Richard Nixon

Richard Milhous Nixon (January 9, 1913  April 22, 1994) was the 37th president of the United States, serving from 1969 to 1974. A member of the Republican Party, he previously served as a representative and senator from California and was the 36th vice president from 1953 to 1961 under President Dwight D. Eisenhower. His five years in the White House saw reduction of U.S. involvement in the Vietnam War, détente with the Soviet Union and China, the first manned Moon landings, and the establishment of the Environmental Protection Agency and Occupational Safety and Health Administration. Nixon's second term ended early, when he became the only president to resign from office, following the Watergate scandal.

Richard Nixon
37th President of the United States
In office
January 20, 1969  August 9, 1974
Vice PresidentSpiro Agnew
(1969–Oct 1973)
None
(Oct–Dec 1973)
Gerald Ford
(1973–1974)
Preceded byLyndon B. Johnson
Succeeded byGerald Ford
36th Vice President of the United States
In office
January 20, 1953  January 20, 1961
PresidentDwight D. Eisenhower
Preceded byAlben W. Barkley
Succeeded byLyndon B. Johnson
United States Senator
from California
In office
December 1, 1950  January 1, 1953
Preceded bySheridan Downey
Succeeded byThomas Kuchel
Member of the U.S. House of Representatives
from California's 12th district
In office
January 3, 1947  November 30, 1950
Preceded byJerry Voorhis
Succeeded byPatrick J. Hillings
Personal details
Born
Richard Milhous Nixon

(1913-01-09)January 9, 1913
Yorba Linda, California, U.S.
DiedApril 22, 1994(1994-04-22) (aged 81)
New York City, U.S.
Resting placeRichard Nixon Presidential Library and Museum
Political partyRepublican
Spouse
(m. 1940; died 1993)
Children
Parents
Education
Occupation
  • Politician
  • lawyer
  • author
Signature
Military service
Branch/serviceUnited States Navy
Years of service
  • 1942–1946 (active)
  • 1946–1966 (inactive)
RankCommander
Battles/wars
AwardsNavy and Marine Corps Commendation Medal
American Campaign Medal
Asiatic-Pacific Campaign Medal
World War II Victory Medal
Armed Forces Reserve Medal

Nixon was born into a poor family of Quakers in a small town in Southern California. He graduated from Duke Law School in 1937, practiced law in California, then moved with his wife Pat to Washington in 1942 to work for the federal government. After active duty in the Naval Reserve during World War II, he was elected to the House of Representatives in 1946. His work on the Alger Hiss Case established his reputation as a leading anti-Communist, which elevated him to national prominence, and in 1950, he was elected to the Senate. Nixon was the running mate of Dwight D. Eisenhower, the Republican Party's presidential nominee in the 1952 election, and served for eight years as the vice president. He ran for president in 1960, narrowly lost to John F. Kennedy, then failed again in a 1962 race for governor of California, after which time it was widely believed that his political career was over. However, in 1968, he made another run for the presidency and was elected, narrowly defeating Hubert Humphrey and George Wallace in a close contest.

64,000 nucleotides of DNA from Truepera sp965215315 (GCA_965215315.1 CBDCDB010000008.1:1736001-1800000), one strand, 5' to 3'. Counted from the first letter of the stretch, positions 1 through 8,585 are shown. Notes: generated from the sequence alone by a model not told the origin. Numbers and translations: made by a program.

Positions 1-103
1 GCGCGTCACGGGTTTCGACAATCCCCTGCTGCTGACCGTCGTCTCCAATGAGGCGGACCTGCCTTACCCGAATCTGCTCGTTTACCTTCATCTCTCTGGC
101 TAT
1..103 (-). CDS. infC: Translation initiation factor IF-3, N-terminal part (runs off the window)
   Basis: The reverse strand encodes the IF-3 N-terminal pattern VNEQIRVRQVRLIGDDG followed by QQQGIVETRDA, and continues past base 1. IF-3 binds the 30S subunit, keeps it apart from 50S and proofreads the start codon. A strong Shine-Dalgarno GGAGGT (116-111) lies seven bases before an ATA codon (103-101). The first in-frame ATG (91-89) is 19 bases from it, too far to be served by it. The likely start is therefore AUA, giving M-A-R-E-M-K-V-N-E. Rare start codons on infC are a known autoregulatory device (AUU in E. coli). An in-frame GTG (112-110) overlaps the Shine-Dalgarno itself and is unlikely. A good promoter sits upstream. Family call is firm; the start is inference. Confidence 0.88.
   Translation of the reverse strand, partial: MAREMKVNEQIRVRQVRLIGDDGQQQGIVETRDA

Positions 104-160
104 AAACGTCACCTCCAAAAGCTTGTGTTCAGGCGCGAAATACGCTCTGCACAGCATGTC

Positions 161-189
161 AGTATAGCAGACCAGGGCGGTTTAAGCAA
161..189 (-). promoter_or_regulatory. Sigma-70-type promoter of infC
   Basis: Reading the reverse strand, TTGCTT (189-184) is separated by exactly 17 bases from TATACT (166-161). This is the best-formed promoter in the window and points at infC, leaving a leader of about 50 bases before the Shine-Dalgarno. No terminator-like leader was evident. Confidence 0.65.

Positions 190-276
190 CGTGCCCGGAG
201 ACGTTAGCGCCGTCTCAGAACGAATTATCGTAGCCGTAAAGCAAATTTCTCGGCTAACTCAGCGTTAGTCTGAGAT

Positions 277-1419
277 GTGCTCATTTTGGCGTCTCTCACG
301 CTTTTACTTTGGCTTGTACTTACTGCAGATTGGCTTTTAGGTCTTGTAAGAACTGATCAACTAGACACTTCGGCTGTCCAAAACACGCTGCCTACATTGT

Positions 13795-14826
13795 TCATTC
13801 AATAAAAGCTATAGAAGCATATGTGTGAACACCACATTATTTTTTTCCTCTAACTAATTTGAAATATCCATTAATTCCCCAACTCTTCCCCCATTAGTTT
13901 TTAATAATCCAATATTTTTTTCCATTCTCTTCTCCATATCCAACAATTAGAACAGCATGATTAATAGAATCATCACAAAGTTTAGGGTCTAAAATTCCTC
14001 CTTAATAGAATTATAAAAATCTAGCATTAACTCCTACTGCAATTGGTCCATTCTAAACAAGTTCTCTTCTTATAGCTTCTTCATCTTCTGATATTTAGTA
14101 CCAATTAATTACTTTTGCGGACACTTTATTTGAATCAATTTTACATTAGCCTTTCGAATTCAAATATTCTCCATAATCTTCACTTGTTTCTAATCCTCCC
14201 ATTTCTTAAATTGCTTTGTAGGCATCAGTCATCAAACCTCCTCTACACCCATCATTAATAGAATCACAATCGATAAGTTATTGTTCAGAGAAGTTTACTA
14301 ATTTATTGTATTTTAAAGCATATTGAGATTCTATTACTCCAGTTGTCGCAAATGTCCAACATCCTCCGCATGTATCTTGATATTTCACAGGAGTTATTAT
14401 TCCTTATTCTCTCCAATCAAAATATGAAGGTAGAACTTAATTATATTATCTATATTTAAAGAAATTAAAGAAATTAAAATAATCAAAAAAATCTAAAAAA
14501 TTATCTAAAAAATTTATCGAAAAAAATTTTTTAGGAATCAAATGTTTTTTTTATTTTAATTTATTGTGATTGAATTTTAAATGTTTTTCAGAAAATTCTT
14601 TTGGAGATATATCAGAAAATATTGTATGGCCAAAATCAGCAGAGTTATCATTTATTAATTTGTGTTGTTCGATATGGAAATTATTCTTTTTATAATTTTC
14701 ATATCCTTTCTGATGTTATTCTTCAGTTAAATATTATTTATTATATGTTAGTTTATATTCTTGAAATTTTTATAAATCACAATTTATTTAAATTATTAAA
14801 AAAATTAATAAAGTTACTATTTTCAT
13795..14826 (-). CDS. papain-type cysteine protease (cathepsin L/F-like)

Nixon ended American involvement in Vietnam combat in 1973, and with it, the military draft, that same year. His visit to China in 1972 eventually led to diplomatic relations between the two nations, and he also then concluded the Anti-Ballistic Missile Treaty with the Soviet Union. In step with his conservative beliefs, his administration incrementally transferred power from the federal government to the states. Nixon's domestic policy saw him impose wage and price controls for 90 days, enforce desegregation of Southern schools, establish the Environmental Protection Agency, and begin the War on Cancer. Additionally, his administration pushed for the Controlled Substances Act and began the War on Drugs. He also presided over the Apollo 11 Moon landing, which signaled the end of the Space Race. He was re-elected with a historic electoral landslide in 1972 when he defeated George McGovern.

In his second term, Nixon ordered an airlift to resupply Israeli losses in the Yom Kippur War, a war which led to the oil crisis at home. By late 1973, the Nixon administration's involvement in Watergate eroded his support in Congress and the country. On August 9, 1974, facing almost certain impeachment and removal from office, Nixon resigned from the presidency. Afterwards, he was issued a pardon by his successor, Gerald Ford. In his almost 20 years of retirement, Nixon wrote his memoirs and nine other books and undertook many foreign trips, rehabilitating his image into that of an elder statesman and leading expert on foreign affairs. He suffered a debilitating stroke on April 18, 1994, and died four days later at age 81. Surveys of historians and political scientists have ranked Nixon as a below-average president.[2][3][4] However, evaluations of him have proven complex, as the successes of his presidency have been contrasted with the circumstances of his departure from office.


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